Influences on forms of national identity and feeling 'at home' among Muslim groups in Britain, Germany and Spain

Saffron Karlsen*, James Y. Nazroo

*Corresponding author for this work

Research output: Contribution to journalArticle (Academic Journal)peer-review

23 Citations (Scopus)

Abstract

Muslims in Europe are increasingly constructed as problematic and insular. This article examines whether this construction may be justified and the impact this has had on the attitudes of Muslims living in different countries in Europe. Over 70 percent of Bangladeshi, Turkish and Moroccan Muslims living in Britain, Germany and Spain, respectively, felt at home' in their country of residence. This sense of being at home, and whether the events of 11 September 2001 or 11 March 2004 affected this was associated with citizenship of or birth in Europe, experiences of victimization and perceived local social support. Citizenship, experiences of discrimination and strength of religious identities were associated with reporting British, German or Spanish identities. Rather than providing evidence of self-segregation, these findings emphasize the impact of the political and social marginalization faced by Muslim groups in Europe, which significantly affects their ability to feel themselves at home there.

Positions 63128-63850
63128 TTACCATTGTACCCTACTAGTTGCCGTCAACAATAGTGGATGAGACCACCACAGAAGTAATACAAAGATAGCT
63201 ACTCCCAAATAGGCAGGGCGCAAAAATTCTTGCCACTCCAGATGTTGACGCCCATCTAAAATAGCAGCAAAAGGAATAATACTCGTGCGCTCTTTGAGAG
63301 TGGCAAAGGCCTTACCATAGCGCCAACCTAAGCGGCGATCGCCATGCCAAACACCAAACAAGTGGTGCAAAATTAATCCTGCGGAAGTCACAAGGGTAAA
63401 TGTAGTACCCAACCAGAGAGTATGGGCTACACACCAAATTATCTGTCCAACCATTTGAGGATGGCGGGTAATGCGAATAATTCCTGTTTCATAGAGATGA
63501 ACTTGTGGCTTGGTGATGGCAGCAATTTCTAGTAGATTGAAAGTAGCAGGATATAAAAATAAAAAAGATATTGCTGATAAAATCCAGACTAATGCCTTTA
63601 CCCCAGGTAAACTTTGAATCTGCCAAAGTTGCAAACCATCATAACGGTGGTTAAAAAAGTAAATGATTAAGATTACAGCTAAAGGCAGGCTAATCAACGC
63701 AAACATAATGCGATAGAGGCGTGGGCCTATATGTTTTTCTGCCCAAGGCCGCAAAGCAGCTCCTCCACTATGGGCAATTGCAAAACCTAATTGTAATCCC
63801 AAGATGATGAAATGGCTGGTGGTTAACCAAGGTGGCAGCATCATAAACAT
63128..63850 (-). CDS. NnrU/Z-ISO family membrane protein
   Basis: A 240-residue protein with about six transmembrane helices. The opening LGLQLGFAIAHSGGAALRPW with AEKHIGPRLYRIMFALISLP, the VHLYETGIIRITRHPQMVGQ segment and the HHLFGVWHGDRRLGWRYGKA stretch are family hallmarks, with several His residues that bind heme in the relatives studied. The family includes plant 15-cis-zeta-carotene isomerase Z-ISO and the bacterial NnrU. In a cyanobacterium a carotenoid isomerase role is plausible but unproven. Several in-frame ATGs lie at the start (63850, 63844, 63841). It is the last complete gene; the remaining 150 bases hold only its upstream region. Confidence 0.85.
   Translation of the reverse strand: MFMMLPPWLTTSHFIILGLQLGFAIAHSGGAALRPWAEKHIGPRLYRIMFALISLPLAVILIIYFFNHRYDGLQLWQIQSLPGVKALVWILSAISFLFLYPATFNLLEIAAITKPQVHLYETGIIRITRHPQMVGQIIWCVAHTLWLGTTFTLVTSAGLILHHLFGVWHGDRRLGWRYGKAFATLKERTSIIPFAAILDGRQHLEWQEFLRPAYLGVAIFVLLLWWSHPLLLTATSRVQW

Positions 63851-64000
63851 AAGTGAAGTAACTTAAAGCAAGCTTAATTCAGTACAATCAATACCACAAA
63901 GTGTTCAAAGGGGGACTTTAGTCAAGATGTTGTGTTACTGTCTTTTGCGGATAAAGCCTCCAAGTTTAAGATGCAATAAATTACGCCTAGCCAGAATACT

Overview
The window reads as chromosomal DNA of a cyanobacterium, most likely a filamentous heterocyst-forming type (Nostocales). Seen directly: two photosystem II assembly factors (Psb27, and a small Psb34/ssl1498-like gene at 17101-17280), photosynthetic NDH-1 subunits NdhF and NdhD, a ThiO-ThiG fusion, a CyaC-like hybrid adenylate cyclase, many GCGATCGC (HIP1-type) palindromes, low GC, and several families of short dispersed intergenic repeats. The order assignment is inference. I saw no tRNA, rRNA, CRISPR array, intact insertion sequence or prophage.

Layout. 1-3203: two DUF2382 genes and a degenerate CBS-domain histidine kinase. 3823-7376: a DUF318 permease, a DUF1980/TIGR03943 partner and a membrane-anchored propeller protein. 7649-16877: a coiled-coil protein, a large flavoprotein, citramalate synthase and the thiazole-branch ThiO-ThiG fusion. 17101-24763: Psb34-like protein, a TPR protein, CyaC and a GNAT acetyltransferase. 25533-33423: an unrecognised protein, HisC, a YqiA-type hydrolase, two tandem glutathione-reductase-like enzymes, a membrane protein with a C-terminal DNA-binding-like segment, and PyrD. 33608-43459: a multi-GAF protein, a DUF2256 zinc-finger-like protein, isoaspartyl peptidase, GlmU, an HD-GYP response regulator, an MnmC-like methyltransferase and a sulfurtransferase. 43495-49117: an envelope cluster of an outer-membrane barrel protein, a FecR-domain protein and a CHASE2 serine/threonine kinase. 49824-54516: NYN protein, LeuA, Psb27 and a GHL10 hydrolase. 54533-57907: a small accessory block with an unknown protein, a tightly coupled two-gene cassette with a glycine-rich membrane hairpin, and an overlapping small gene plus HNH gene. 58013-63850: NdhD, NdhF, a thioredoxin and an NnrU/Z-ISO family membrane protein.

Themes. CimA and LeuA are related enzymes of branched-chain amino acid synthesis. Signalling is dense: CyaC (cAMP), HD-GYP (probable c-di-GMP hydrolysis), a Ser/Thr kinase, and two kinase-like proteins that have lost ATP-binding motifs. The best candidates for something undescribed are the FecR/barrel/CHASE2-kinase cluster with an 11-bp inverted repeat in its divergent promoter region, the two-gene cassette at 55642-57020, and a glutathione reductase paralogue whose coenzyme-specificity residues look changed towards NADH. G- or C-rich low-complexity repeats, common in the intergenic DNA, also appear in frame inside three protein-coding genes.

Original languageEnglish
Pages (from-to)689-708
Number of pages20
JournalEthnicities
Volume13
Issue number6
DOIs
Publication statusPublished - Dec 2013

Keywords

  • Citizenship
  • ethnicity
  • exclusion
  • home
  • identity
  • marginalization
  • networks
  • religion
  • victimization
  • BRITISH PAKISTANIS
  • RACISM
  • ETHNICITY
  • ENGLAND
  • AUSTRALIA
  • POLITICS
  • RELIGION
  • PEOPLE
  • UK

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